Think of a country or region renowned for technology, and most people will answer Silicon Valley, Japan, Mumbai, or Switzerland.

However, as nanotechnology is less than thirty years old, it has allowed for some surprising regions to become hubs for technological advances and industrial cutting-edge.

Here is an examination of those regions and why investing there deserves a closer look.

The Czech Republic

Industries based on nanotechnology are a rapidly growing niche in the economy of the Czech Republic, which, although small, is widely respected for its technical prowess,” notes a 2012 report in the New York Times.

Since then, aided by a steadily growing economy and its central location in Europe, the Czech nanoindustry has gone from strength to strength.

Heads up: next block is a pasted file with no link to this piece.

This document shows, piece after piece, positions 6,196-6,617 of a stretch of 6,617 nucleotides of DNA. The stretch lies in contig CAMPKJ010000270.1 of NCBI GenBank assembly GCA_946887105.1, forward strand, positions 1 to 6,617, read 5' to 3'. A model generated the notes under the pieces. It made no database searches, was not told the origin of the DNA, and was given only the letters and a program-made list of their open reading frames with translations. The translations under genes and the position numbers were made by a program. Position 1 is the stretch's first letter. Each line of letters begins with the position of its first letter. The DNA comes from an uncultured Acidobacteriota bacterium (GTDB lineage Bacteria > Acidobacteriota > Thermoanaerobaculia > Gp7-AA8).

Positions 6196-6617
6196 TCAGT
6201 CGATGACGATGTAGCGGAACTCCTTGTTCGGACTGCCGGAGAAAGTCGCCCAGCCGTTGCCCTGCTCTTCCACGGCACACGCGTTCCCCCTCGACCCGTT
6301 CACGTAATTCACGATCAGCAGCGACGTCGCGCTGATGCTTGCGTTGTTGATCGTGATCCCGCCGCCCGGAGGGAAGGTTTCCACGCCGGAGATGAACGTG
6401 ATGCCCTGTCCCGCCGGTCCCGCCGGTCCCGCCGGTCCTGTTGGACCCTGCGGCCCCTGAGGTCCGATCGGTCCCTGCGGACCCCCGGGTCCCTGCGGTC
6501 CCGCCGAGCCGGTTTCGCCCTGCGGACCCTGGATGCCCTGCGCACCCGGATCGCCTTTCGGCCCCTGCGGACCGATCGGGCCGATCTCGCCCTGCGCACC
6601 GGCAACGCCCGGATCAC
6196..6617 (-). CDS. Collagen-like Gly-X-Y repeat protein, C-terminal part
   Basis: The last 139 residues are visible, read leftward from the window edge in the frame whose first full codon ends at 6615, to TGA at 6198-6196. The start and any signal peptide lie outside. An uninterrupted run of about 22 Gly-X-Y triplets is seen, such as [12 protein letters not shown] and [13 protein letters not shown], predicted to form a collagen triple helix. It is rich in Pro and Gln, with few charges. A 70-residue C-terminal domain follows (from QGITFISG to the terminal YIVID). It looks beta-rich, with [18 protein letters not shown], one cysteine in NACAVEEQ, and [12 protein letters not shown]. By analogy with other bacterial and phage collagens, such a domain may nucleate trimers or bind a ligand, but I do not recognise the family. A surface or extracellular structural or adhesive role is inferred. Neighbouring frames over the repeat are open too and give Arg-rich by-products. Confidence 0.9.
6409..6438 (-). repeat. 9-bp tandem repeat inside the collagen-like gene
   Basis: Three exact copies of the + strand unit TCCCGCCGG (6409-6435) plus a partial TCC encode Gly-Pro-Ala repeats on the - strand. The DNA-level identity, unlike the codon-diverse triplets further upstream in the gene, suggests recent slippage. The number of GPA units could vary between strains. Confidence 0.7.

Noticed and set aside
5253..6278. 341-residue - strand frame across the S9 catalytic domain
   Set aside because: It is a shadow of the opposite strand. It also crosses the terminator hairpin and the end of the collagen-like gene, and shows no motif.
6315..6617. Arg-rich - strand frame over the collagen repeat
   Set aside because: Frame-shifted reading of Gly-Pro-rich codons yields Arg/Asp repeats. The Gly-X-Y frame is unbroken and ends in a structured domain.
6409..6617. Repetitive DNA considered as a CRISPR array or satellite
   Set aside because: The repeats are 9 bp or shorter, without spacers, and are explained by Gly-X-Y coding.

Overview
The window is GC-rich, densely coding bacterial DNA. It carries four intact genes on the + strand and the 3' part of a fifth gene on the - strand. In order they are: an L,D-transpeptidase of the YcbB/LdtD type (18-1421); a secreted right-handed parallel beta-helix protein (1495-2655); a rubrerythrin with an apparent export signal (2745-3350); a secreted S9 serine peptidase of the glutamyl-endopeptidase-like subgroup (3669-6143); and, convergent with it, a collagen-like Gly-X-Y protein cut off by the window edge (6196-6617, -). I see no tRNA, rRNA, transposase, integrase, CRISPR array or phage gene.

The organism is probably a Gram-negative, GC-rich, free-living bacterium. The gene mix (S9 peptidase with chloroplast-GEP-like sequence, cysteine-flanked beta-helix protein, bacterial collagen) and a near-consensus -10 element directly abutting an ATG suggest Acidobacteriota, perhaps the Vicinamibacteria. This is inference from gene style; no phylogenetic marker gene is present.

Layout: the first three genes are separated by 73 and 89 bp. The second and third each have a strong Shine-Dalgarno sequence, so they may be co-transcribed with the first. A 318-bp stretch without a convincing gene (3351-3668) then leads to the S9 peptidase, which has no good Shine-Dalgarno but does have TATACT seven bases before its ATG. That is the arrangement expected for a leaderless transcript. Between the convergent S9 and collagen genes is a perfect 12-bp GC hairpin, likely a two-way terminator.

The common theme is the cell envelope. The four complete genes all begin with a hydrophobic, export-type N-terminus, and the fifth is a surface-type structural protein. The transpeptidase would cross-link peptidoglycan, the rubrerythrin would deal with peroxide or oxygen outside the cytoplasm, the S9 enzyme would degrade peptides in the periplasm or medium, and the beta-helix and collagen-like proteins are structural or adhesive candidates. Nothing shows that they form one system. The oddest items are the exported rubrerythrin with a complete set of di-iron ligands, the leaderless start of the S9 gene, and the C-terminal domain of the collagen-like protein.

The Czech Republic in Central Europe.

Government support has been strong, evidenced in the founding of STAR, a Prague-based science and technology cluster which is described an ‘eco-system’ for start-ups and innovative businesses.  

“We pride ourselves on being a cluster with a strong technology transfer focus,” says Liliana Berezkinova, Chairperson and CEO for the Czech-based company Nanopharma, a producer and developer of nanomedicines. “We’re business driven.”

This business drive is boosted by the Czech Nanotechnology Industries Association who help in the coordination of investors, researchers, and entrepreneurs; all of whom are eager to take advantage of the relatively low costs for such a skilled and educated workforce. The Czech Ministry of Industry and Trade’s having calculated that a research centre can be built and run in Czechia at about 40% of the cost of a similar facility in the USA or Germany.